The Physiology of Taste: Or, Meditations on Transcendental Gastronomy

PUBLISHED : Sunday, 27 November, 2011, 12:00am
UPDATED : Sunday, 27 November, 2011, 12:00am


The Physiology of Taste: Or, Meditations on Transcendental Gastronomy
By Jean Anthelme Brillat-Savarin

The title of this book might seem arrogant - Meditations on Transcendental Gastronomy creates expectations in the reader that any writer would find difficult to live up to. But Jean Anthelme Brillat-Savarin (1755-1826) was not a run-of-the- mill foodie, as time has proven. A French lawyer, mayor and judge, the gourmet came up with many aphorisms that are still quoted: 'Tell me what you eat, and I will tell you what you are', 'The discovery of a new dish confers more happiness on humanity than the discovery of a star' and 'Animals feed themselves; men eat; but only wise men know the art of eating'. He also has a cheese named after him, as well as a pastry.

The Physiology of Taste was published in 1825; the late, great American food writer M.F.K. Fisher did a translation in 1949. Although Brillat-Savarin describes many dishes and ingredients, the book contains few recipes. There are musings on subjects such as the erotic properties of truffles; effects of gourmandism on sociability; the difference between the pleasure of eating and the pleasures of the table; preventative or curative treatment of obesity; the inevitable longevity of gourmets; and the influence of diet upon repose, sleep and dreams.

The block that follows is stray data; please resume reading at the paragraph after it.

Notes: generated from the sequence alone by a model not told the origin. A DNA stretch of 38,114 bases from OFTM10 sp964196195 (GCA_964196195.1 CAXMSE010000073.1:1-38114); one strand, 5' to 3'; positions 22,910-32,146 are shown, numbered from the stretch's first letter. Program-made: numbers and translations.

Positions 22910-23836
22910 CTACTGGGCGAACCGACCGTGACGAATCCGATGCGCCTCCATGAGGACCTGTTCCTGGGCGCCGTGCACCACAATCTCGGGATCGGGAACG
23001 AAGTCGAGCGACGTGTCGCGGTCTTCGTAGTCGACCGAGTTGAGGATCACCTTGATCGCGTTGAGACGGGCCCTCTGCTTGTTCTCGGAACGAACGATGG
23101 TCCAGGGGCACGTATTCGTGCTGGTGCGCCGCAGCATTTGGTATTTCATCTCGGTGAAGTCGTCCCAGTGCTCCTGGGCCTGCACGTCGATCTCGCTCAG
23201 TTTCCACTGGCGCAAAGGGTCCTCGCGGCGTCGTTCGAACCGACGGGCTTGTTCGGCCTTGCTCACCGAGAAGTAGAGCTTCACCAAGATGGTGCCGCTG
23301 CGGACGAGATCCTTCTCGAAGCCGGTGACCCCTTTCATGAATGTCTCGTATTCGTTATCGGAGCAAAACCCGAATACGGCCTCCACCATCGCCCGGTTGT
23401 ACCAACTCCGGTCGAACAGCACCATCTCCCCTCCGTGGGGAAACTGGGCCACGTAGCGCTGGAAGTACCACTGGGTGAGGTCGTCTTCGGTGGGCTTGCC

Women who don't live up to today's fashion of being a size zero can take heart in Brillat-Savarin's essay on the effects of thinness. He writes: 'Thinness is a horrible calamity for women: beauty to them is more than life itself, and it consists above all of the roundness of their forms and the graceful curvings of their outlines. It is a common saying that a scrawny woman, no matter how pretty she may look, loses something of her charm with every fastening she undoes.'